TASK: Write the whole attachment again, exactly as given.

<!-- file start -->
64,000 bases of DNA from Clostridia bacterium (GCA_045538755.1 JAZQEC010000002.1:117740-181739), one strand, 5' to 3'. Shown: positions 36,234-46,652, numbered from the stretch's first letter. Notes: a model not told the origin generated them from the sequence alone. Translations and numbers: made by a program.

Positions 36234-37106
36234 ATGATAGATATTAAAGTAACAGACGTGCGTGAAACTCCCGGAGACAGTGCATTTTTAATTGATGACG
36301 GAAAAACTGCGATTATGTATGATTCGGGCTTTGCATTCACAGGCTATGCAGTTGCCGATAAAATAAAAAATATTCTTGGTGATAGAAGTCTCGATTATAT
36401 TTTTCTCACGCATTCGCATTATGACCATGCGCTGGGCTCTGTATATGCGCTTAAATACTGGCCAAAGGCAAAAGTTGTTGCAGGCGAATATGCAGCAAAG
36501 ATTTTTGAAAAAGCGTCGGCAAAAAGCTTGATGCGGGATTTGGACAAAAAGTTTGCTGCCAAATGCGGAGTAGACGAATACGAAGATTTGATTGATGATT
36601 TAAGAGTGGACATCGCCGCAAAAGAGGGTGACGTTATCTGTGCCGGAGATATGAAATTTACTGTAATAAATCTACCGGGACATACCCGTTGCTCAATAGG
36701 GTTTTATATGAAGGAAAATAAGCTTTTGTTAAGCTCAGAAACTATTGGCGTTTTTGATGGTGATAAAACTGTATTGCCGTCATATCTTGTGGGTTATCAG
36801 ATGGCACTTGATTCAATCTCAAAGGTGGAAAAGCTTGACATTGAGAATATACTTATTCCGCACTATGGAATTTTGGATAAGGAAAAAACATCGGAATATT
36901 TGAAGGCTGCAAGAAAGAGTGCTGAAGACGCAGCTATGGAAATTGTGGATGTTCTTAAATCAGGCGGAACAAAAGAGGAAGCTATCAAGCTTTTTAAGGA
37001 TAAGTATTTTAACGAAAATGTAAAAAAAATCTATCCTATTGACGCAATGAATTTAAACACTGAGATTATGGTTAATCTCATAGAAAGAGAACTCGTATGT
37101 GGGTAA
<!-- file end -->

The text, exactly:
64,000 bases of DNA from Clostridia bacterium (GCA_045538755.1 JAZQEC010000002.1:117740-181739), one strand, 5' to 3'. Shown: positions 36,234-46,652, numbered from the stretch's first letter. Notes: a model not told the origin generated them from the sequence alone. Translations and numbers: made by a program.

Positions 36234-37106
36234 ATGATAGATATTAAAGTAACAGACGTGCGTGAAACTCCCGGAGACAGTGCATTTTTAATTGATGACG
36301 GAAAAACTGCGATTATGTATGATTCGGGCTTTGCATTCACAGGCTATGCAGTTGCCGATAAAATAAAAAATATTCTTGGTGATAGAAGTCTCGATTATAT
36401 TTTTCTCACGCATTCGCATTATGACCATGCGCTGGGCTCTGTATATGCGCTTAAATACTGGCCAAAGGCAAAAGTTGTTGCAGGCGAATATGCAGCAAAG
36501 ATTTTTGAAAAAGCGTCGGCAAAAAGCTTGATGCGGGATTTGGACAAAAAGTTTGCTGCCAAATGCGGAGTAGACGAATACGAAGATTTGATTGATGATT
36601 TAAGAGTGGACATCGCCGCAAAAGAGGGTGACGTTATCTGTGCCGGAGATATGAAATTTACTGTAATAAATCTACCGGGACATACCCGTTGCTCAATAGG
36701 GTTTTATATGAAGGAAAATAAGCTTTTGTTAAGCTCAGAAACTATTGGCGTTTTTGATGGTGATAAAACTGTATTGCCGTCATATCTTGTGGGTTATCAG
36801 ATGGCACTTGATTCAATCTCAAAGGTGGAAAAGCTTGACATTGAGAATATACTTATTCCGCACTATGGAATTTTGGATAAGGAAAAAACATCGGAATATT
36901 TGAAGGCTGCAAGAAAGAGTGCTGAAGACGCAGCTATGGAAATTGTGGATGTTCTTAAATCAGGCGGAACAAAAGAGGAAGCTATCAAGCTTTTTAAGGA
37001 TAAGTATTTTAACGAAAATGTAAAAAAAATCTATCCTATTGACGCAATGAATTTAAACACTGAGATTATGGTTAATCTCATAGAAAGAGAACTCGTATGT
37101 GGGTAA